The first three caliphs, Abu Bakr (Muhammad's father-in-law), 'Umar, and 'Uthman ibn 'Affan, had all been close companions of the Prophet. 'Uthman was a member of the important and wealthy Umayyad clan at Mecca and a son-in-law of Muhammad. His murder in 656 led to his replacement by another son-in-law of the Prophet, 'Ali ibn Abi Talib, and to a civil war among Muslim factions. His murder in 661 again opened the question of whose right it was to be caliph. It also was the occasion of the first and only major division in Islam between the Sunnites and the Shi'ites, the latter the followers of 'Ali.

Sunnah: The term means "well-trodden path." This branch of Islam, to which the Sunnites, the great majority of Muslims belong, was defined in the decades of the earliest schisms.

The conflicts over leadership, belief, and practice enabled the Sunnites to develop what they believed to be correct religious positions, based on the Koran and the sayings (hadith) of the Prophet and in reaction to what they regarded as sectarian points of view. Sunnah regards itself as orthodox Islam, representing the consensus of the Islamic community against wayward positions.

While condemning schisms and sects, the Sunnites also developed the contrasting trend of toleration in order to embrace the widest range of views that could be accepted as orthodox, in accordance with Muhammad's statement on the virtue of diversity. This toleration made it possible for diverse sects and schools of thought to coexist within the larger community of Islam.

No group would be excluded unless it specifically renounced Allah and Muhammad. This toleration was the answer of Sunnah to those who were trying to narrow the concept of Islam according to the use of selective passages in the Koran or the hadith.

Shi'ite: After the murder of 'Ali, his followers, called the Shi'ites, demanded that the rule of the community be restored to the family of 'Ali. By his marriage to Fatima, daughter of Muhammad, he was a kinsman of the Prophet; and the Shi'ites claimed the divine right of the family of Muhammad to rule.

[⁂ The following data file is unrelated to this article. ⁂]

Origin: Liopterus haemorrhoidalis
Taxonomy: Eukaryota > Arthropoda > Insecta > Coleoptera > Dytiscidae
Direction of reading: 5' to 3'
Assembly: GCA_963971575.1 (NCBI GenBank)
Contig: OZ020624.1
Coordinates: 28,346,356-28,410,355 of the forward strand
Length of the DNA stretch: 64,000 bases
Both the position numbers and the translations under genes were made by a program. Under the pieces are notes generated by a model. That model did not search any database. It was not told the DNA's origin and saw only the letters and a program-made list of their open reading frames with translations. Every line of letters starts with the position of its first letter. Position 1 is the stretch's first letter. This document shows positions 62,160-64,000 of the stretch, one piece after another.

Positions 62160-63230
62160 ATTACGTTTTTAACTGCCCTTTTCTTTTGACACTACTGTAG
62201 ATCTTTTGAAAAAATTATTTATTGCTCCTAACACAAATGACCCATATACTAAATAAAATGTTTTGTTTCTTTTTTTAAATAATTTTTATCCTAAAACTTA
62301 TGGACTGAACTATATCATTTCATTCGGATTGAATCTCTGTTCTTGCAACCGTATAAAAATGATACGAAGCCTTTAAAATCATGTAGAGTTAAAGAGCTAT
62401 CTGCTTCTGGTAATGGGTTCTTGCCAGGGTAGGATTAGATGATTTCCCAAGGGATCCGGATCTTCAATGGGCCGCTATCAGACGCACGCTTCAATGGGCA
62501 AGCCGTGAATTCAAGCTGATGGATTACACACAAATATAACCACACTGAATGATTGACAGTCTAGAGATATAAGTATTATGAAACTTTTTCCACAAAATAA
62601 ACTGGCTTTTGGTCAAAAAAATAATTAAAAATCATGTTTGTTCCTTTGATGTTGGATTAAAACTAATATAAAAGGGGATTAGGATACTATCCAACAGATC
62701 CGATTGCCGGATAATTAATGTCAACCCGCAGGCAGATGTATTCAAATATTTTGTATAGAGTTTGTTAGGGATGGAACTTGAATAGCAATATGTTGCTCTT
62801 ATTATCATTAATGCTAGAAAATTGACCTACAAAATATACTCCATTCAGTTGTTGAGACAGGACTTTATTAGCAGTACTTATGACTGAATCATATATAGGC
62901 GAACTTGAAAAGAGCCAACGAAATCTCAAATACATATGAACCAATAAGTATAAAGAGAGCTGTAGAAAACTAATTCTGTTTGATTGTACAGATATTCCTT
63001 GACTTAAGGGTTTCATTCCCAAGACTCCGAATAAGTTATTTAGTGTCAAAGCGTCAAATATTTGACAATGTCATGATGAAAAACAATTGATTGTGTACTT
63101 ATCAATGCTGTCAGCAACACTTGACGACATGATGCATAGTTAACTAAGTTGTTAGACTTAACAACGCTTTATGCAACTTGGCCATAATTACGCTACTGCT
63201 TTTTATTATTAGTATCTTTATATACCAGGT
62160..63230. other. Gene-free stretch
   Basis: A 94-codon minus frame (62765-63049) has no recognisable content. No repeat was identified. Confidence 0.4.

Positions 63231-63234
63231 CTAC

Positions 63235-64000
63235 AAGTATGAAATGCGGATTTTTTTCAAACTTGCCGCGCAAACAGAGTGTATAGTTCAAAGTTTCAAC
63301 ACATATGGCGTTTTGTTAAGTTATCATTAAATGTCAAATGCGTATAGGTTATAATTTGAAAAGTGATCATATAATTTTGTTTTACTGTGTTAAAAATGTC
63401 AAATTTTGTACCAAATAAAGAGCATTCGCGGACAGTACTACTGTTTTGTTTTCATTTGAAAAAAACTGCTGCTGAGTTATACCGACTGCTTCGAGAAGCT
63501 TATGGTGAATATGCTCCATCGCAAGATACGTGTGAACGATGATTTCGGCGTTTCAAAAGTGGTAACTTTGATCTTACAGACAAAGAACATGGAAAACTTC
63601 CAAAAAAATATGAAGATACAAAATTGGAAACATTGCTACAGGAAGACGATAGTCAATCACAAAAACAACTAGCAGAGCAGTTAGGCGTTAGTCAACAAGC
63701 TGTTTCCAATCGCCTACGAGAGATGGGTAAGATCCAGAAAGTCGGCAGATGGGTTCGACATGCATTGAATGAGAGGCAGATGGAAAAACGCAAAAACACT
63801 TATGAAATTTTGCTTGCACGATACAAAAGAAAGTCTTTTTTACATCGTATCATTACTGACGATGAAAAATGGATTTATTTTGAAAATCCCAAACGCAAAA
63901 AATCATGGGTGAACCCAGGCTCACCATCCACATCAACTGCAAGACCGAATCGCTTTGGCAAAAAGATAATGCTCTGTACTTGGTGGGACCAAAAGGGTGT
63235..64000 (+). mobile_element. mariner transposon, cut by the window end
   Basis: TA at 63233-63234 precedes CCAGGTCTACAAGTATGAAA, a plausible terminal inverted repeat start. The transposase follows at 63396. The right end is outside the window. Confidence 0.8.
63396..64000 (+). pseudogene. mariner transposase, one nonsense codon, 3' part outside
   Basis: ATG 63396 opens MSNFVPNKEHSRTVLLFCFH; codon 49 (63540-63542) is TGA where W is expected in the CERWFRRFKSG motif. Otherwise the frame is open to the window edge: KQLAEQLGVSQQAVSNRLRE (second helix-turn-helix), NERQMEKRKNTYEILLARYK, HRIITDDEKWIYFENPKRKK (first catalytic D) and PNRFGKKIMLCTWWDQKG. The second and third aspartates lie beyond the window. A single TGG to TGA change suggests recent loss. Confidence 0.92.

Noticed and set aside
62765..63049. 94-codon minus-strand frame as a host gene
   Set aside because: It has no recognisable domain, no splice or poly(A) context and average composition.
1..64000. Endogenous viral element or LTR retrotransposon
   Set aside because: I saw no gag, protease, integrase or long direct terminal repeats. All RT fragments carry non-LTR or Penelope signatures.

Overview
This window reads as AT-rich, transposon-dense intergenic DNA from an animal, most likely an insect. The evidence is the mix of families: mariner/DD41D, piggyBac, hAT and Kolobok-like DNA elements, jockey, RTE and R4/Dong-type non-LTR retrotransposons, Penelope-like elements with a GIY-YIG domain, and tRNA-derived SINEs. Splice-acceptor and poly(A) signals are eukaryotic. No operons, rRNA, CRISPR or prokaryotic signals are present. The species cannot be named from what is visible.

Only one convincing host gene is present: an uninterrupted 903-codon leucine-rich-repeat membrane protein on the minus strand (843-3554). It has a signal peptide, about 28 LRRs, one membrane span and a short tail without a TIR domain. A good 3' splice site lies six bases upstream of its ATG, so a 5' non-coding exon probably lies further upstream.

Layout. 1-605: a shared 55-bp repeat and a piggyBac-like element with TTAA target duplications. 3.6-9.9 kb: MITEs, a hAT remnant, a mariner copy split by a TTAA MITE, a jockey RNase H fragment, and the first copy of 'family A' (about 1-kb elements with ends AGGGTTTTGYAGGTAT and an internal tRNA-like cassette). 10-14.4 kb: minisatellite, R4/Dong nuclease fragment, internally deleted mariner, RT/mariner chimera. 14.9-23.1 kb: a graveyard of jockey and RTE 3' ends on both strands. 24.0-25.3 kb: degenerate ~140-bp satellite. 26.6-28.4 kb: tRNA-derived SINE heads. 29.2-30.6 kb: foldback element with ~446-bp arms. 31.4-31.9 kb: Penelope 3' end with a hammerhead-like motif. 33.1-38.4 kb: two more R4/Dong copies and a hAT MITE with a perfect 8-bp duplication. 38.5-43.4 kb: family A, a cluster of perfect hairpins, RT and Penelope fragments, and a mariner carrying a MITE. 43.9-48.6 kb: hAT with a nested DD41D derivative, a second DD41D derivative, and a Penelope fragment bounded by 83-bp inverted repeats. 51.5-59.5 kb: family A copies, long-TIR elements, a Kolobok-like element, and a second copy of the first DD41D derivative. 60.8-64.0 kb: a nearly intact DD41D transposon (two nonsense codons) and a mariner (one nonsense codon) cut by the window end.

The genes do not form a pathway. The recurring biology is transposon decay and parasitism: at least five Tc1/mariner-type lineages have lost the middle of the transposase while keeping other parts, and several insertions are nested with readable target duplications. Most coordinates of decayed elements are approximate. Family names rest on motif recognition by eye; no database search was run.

In the course of its history, Shi'ite developed some distinctive doctrines and a number of sects. Probably out of its reverence for 'Ali, it came to regard the community leader, the imam, as an infallible being who alone knew the hidden and true meaning of the Koranic revelations.

Orthodox Shi'ites recognize 12 imams in their history, the last of whom (named Muhammad) disappeared in the 9th century. Orthodox Shi'ites believe that the 12th imam will return near the end of time to inaugurate a reign of truth and justice (See Baha'i). Until he returns, all law and doctrine are interpreted by scholars called mujtahids.

Since the divine knowledge was mediated through the infallible teachings of an imam, the Shi'ites believed (in contrast to the Sunnites) that all knowledge derived from fallible, human sources was useless. It was not what the community thought, but what the imam proclaimed that counted. This narrowed the scope for toleration of divergent views.

What do we as Christians say to a Muslim? We know that one out of every five persons on the earth is a Muslim. They are diametrically opposed to Christianity's most central belief--that Jesus Christ died on the cross and rose from the dead. Historically and theologically, many Muslims have been committed to the annihilation of unbelievers which includes us.